We are in this situation and we are going to be supporting this bill. Of course, there is another factor that has caused the Credit Union Central to be in the rather difficult position it is in. As we all know, they had loaned substantial funds to Ontario Hydro, I believe in the neighbourhood of about $120 million, on a long-term basis and are getting 10 per cent interest for it.

When they have to pay out interest of 18 or 20 per cent, obviously they cannot continue. One thing that could have been done would have been for Ontario Hydro to have refinanced and to have agreed to pay the going rate of interest for the money invested there by the credit union league. But they decided not to do this and an alternative then has to be for us to pass this kind of bill in this House.

It is my understanding the proposals have been made part of the whole package and accepted by most credit unions in this province who put six per cent of their assets with the Ontario Credit Union League and settled for 10 per cent interest on that so the Ontario Credit Union League will not be going further and further in the hole.

I commend those credit unions which agreed to do that. There was no other alternative, it seems to me. Those who decided not to go along with that -- I guess that was their own right to decide not to go along with it -- have perhaps done something of a disservice generally to the credit union movement across this province.

As I said, when this bill was tabled in this House it was a fairly simple bill. Now it has become much more complex because there have been amendments moved -- at least one of the government's amendments is going to change the bill dramatically and introduce a whole new concept. That amendment too, it seems to me, is a desirable amendment.

I want to do a more thorough examination of that amendment and have much broader discussions before we actually vote in favour of it in this House, as I suspect we will in the end. The fact is, of course, that because of the four amendments which we have and because it is now 10:25, we will have the opportunity to do that before we proceed further with this bill; I would anticipate tomorrow.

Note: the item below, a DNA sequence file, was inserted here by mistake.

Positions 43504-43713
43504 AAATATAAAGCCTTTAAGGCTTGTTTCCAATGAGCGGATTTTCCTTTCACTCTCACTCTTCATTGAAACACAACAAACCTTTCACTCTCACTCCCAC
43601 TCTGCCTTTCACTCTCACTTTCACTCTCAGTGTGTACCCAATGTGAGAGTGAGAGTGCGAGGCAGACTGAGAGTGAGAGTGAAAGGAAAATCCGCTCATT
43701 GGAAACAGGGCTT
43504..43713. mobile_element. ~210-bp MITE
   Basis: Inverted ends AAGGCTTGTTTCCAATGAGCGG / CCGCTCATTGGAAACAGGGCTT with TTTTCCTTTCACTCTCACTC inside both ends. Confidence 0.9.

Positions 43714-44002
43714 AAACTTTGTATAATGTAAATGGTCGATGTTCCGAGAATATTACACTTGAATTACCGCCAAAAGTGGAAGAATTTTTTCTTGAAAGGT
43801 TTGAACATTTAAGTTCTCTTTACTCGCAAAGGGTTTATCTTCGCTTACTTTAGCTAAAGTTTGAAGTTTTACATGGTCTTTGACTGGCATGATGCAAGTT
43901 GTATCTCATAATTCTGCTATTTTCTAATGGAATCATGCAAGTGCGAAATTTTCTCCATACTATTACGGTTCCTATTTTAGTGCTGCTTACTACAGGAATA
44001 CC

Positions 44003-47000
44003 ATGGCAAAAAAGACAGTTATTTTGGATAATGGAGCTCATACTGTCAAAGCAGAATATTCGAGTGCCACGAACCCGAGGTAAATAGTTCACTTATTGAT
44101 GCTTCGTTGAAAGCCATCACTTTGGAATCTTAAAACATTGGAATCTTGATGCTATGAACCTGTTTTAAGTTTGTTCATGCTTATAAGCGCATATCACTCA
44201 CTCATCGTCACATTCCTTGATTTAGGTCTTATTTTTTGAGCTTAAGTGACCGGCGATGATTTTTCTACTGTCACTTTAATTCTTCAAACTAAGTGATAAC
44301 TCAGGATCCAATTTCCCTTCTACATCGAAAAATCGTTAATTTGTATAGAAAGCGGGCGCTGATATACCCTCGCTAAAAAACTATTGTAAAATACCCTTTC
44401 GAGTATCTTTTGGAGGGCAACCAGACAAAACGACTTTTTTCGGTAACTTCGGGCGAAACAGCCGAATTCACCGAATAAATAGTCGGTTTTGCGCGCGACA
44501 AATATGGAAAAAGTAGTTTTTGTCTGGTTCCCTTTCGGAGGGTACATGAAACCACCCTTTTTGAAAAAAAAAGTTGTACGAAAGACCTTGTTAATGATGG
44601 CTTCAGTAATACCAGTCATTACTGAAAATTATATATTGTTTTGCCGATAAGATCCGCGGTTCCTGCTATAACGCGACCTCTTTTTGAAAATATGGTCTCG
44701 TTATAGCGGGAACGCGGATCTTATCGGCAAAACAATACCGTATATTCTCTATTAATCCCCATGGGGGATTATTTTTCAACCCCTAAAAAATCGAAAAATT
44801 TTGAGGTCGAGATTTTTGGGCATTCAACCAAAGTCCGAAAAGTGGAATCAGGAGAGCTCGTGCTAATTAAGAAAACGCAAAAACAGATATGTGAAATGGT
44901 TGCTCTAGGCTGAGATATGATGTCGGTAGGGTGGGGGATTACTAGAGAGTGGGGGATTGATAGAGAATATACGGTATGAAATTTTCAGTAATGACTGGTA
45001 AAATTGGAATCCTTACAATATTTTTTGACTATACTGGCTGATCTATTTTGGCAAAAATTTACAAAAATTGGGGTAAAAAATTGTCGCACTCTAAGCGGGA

The setting up of the mandatory liquidity pool is certainly a major move. The credit unions that are in the league, as I understand from the bill, will be required to deposit 10 per cent of their total assets with this mandatory liquidity pool. It seems to me there may be some problems when they already have the 10 per cent deposited elsewhere under the present act to find the other 10 per cent. From members of the task force, I understand this has probably been worked out in a satisfactory manner.

However, it is my feeling that each of us should have the opportunity to have much more discussion on this before we deal with it tomorrow, as I presume we will be dealing with it then. So I welcome that additional time I will have.

Also, the amendment which has been moved by the party to my right, perhaps to soften the arbitrariness, if I may use that term, of the takeover, seems to have some merit. On the other hand, I recognize that time is often very essential in something like that. If a run should start on the credit unions, it seems to me one might have to move in very quickly. If I read their amendment properly, it provides, I think, a total of some 16 days -- two weeks and two days. In some instances, it might just be too long to take the quick action that would be required.

We dislike the necessity for this bill that we have before us. Because we do, we intend to move an amendment to provide a sunset clause to those two parts of the bill which authorize the government to, in effect, take over the operation of Ontario Share and Deposit Insurance Corporation and the operation of the Ontario Credit Union League.

I am sure the minister will be only too happy to comply with that proposal because it is government policy to put sunset clauses in their bills now, so it is necessary to renew it at two and a half years or three years time.

If it is necessary to have it, we will support that renewal. It seems to me that if things should return to normal -- and we are all beginning to wonder what normal is in the monetary field at least -- but if they should return to what we consider normal then this bill would no longer be necessary and, it seems to me, it should automatically expire. So we will be moving that sunset clause in committee of the whole House.

I see it is now 10:30 p.m., and I have just concluded all the remarks that I wanted to make on second reading of this bill. I will take my seat so that we can adjourn right on time.

Mr. Shymko: Before we adjourn, Mr. Speaker, I would like to introduce a group of concerned citizens. Since it is very unusual at this late hour to have people listening to this eloquent debate today --

Mr. Speaker: Order.

On motion by Hon. Mr. Walker, the debate was adjourned.

The House adjourned at 10:31 p.m.